Causal Finitude Defended

At the heart of the Kalam Cosmological argument is the question of a past infinite universe is coherent or actual. Over the last 20-30 years, most of the development of the argument has centered on the growing body of evidence that our universe had a beginning approximately 13.7 billion years ago. While the research is promising and fruitful, it faces a notoriously petty objection of “we just don’t know”. Science primarily practices inductive reason, making certain knowledge, especially about the distant past, difficult to erect a case on. To be fair, this objection has been used on both sides – atheists writing IOUs for some future model that will extend the Universe into the past eternally and Young Earth Creationists writing IOUs that further examination will yield a young Earth. Thus, while this may be fertile grounds for exploration, it will never provide the certainty that math and logic can provide.

Causal Finitism

Causal Finitism is the principle that causal chains cannot be past infinite. It has always had a certain intuitive appeal, but it has been difficult to draw out the exact logical incoherence. Drs. Pruss and Koons may have effectively exposed this incoherence once and for all. 

Some Historical Objections

First, let’s talk about the objections to causal finitism through the years. The original formulations against causal finitism have aimed at the idiosyncrasies of the thought experiments that accompanied the argument. Perhaps the most famous of these arguments is the grim reaper experiment. 

A grim reaper is assigned to kill Jack at 12:30 AM. However, another is assigned to kill Jack at 12:15. Yet another at 12:07:50 and so on and so forth, each time halving the time between Midnight and the last reaper. The paradox is this: there is no way for Jack to live past midnight, but there is also no grim reaper who can kill Jack, as there are always an infinite number of reapers between any reaper and Jack.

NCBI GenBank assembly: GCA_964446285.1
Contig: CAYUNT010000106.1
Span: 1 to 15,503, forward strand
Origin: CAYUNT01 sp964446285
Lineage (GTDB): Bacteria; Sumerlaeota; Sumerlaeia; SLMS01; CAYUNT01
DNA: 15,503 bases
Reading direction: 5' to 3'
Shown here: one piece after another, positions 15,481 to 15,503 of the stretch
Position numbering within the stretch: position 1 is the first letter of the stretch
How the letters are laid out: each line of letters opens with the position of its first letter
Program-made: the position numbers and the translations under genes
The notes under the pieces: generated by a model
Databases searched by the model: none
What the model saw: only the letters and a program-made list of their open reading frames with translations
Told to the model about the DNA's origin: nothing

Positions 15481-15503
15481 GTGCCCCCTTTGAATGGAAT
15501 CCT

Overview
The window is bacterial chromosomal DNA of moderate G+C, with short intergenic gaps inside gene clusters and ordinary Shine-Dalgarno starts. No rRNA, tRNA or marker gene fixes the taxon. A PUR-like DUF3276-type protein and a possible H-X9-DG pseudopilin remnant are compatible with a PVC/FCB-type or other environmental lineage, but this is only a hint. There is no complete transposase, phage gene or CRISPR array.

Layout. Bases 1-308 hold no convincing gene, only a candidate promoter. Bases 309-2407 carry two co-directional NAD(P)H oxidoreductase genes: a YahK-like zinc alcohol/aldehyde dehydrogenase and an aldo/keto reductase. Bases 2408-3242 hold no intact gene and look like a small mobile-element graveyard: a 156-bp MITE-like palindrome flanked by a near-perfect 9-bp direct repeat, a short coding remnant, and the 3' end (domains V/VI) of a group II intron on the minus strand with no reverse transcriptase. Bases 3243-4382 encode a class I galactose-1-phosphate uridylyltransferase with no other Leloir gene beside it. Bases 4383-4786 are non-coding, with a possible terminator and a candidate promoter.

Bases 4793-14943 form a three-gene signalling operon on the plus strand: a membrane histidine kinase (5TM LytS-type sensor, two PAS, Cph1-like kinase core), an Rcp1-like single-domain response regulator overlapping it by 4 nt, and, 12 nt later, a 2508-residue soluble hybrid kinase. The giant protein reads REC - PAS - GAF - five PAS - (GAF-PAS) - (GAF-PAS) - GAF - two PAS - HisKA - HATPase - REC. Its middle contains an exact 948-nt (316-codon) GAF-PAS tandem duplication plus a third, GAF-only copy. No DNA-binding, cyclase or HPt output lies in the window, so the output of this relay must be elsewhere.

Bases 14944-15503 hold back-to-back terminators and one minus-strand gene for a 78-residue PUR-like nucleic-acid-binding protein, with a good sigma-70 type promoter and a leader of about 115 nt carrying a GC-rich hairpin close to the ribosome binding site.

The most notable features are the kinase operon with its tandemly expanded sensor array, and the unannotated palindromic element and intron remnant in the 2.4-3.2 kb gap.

The historical objections to this normally take the form of attacking the bizarre treatment of time.

  1. Perhaps time cannot be divided in half infinitely. Perhaps there are discrete units of time.
  2. Perhaps the reaper could complete the task under normal temporal conditions.l
  3. How does this make sense with the B theory of time?
  4. What exactly is the logical contradiction?

The Pruss/Koons Causal Paradox

With the goal of addressing these concerns and drawing out the actual logical contradiction, the philosophers created a novel thought experiment with remarkable qualities.

  1. It does not require the halving of time
  2. It doesn’t require the interval between each event be the same
  3. It doesn’t even require any time be between events, time is meaningless to the analogy, it could all be simultaneous causation
  4. A clear logical contradiction can be extracted from the thought experiment in the form of A!=A

Here is a rough formulation of the thought experiment.

Imagine Jack is sitting in a chair in a line of chairs with others to the left and right. Everyone has a number. Let’s say Jack has number N, the person to the left N-1 and to the right N+1, so on and so forth.

Each person in the sequence is given a simple task. They will receive a sheet of paper from the person on the left. If the sheet is blank, the person should write their number on it. If a number is already on it, they should make no mark on the paper. The person should then pass the paper to the person on their right. 

When the paper arrives in Jack’s hand, what happens? There is no way that Jack receives a blank paper because there have been infinitely many people before him with a chance to fill in their number. We can think of this as the set of numbers N minus Infinity.

However, it also cannot be any of the numbers N minus infinity because for each number in the set N minus Infinity there is a set of numbers, let’s say N-Prime minus Infinity, which would be filled in before it reached N-Prime. 

Thus we have a true logical contradiction. The paper must have a number on it but cannot have any number on it. Or, in other words, the set of numbers it must be is also the set of numbers it cannot be.

Concluding Remarks

Here we have a logical contradiction entailed by a simple infinite causal series. The task of writing a number on a sheet of paper and passing it is coherent in any finite series, but is incoherent in an infinite series. 

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